Q&A: Two More Reasons NOT to Rent Equipment to Your Corporation

Tax Planning


Two questions about renting equipment to your corporation.

  1. Does the taxpayer incur self-employment taxes on this rental of personal property?
  2. Do I need to consider potential sales tax that the state might charge?


The rental of equipment, could rise to a level where it could trigger the self-employment tax, according to IRS Chief Counsel Advice (CCA 1996-13).

The tax code exempts from self-employment taxes both (a) the rental of real estate and (b) the rental of real estate that includes personal property, such as when you rent a furnished apartment. There is no such exemption for the rental of personal property only.

We should note that the chief counsel requested some specific equipment cases from the field to which he could apply the contents of the advice. We found nothing beyond this 1996 advice that indicates anything from the field.

But when we consider the hazard of incurring the self-employment tax on top of the difficulty of obtaining the Section 179 deductions, the rent to your corporation strategy becomes even less appealing than we deemed in the original article. The self-employment tax possibility adds to the negative issues of renting to the corporation and makes the positives of a corporate purchase of the equipment or an accountable plan reimbursement to the owner employee a lot more appealing.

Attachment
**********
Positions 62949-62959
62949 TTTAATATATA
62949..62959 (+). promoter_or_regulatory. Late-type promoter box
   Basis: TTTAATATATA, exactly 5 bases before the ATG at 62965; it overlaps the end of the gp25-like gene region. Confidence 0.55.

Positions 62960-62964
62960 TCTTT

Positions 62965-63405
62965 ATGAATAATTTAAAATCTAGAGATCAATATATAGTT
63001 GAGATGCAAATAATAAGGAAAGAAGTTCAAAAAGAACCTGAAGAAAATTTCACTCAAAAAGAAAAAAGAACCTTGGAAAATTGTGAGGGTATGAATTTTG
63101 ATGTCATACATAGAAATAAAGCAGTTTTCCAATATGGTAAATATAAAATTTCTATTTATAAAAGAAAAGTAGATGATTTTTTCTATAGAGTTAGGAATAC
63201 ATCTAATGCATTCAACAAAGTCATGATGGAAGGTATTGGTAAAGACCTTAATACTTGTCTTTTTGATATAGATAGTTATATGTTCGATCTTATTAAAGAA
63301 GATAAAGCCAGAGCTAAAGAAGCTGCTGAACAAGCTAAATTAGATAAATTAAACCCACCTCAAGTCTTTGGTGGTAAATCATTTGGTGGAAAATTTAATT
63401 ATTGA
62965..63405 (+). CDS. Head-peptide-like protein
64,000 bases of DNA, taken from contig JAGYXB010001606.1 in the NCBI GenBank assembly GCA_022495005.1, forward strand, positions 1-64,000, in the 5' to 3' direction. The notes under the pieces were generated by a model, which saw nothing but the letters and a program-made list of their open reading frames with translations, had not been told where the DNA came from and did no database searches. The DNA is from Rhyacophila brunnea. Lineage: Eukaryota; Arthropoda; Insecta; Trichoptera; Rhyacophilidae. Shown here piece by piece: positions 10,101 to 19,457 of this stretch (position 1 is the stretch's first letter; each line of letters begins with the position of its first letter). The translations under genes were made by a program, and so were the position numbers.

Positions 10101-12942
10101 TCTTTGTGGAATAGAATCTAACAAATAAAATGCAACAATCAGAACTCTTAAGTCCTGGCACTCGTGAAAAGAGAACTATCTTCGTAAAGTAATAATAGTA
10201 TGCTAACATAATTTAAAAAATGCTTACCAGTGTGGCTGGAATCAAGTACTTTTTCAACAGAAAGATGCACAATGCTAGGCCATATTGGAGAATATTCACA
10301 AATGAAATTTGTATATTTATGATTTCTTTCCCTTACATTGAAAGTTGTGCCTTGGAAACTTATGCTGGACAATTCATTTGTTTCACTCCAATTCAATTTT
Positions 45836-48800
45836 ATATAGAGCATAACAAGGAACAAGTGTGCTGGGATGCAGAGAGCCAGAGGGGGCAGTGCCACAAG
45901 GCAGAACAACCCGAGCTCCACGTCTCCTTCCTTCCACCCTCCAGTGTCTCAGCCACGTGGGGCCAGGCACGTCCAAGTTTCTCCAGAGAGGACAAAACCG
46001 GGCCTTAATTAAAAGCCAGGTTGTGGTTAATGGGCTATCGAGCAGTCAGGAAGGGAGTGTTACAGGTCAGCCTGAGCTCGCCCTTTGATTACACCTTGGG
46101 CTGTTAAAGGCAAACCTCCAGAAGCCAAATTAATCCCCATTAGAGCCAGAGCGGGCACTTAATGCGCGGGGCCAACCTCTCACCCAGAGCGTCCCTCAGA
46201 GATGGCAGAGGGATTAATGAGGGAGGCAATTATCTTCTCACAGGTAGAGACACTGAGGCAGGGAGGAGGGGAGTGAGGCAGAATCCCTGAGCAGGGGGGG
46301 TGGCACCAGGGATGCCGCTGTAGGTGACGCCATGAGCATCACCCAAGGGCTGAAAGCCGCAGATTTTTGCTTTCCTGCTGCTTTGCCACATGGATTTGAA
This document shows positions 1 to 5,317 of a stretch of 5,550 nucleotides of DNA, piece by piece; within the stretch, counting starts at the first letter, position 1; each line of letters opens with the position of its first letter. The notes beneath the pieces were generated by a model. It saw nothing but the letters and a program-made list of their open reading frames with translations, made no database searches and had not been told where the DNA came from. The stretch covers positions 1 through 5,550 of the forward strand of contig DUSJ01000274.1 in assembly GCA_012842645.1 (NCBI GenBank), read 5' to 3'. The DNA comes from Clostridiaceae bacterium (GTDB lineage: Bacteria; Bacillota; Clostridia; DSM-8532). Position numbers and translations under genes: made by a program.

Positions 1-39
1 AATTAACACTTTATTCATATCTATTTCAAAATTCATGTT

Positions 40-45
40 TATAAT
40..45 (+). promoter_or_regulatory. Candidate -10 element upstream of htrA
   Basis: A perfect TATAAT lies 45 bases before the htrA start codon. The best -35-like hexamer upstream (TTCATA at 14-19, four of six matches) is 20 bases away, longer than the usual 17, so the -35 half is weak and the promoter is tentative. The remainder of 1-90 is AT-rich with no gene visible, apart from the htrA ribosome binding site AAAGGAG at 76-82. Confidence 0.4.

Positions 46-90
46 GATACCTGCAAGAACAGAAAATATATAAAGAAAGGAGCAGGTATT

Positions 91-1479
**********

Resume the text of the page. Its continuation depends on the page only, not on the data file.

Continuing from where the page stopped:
Now to your second question: yes, the rental can generate a state sales tax depending on state law, and if it does, that sales tax adds another hefty negative to the strategy of renting equipment to your corporation.


When you consider how difficult it is to qualify for the Section 179 deduction by renting equipment to your corporation, and then add on top of that the possibility of self-employment and sales taxes, you have to believe that it’s just easier to have the corporation

  • buy the equipment, or
  • reimburse the corporate owner-employee for the Section 179 deduction using an expense report (accountable plan).

Christopher Ragain

My name is Christopher Ragain, I am the founder of Tax Planner Pro.  I love helping small business owners find creative and legal ways to beat the TaxMan.  My team and I love to write and you can find all of our insights on this blog!

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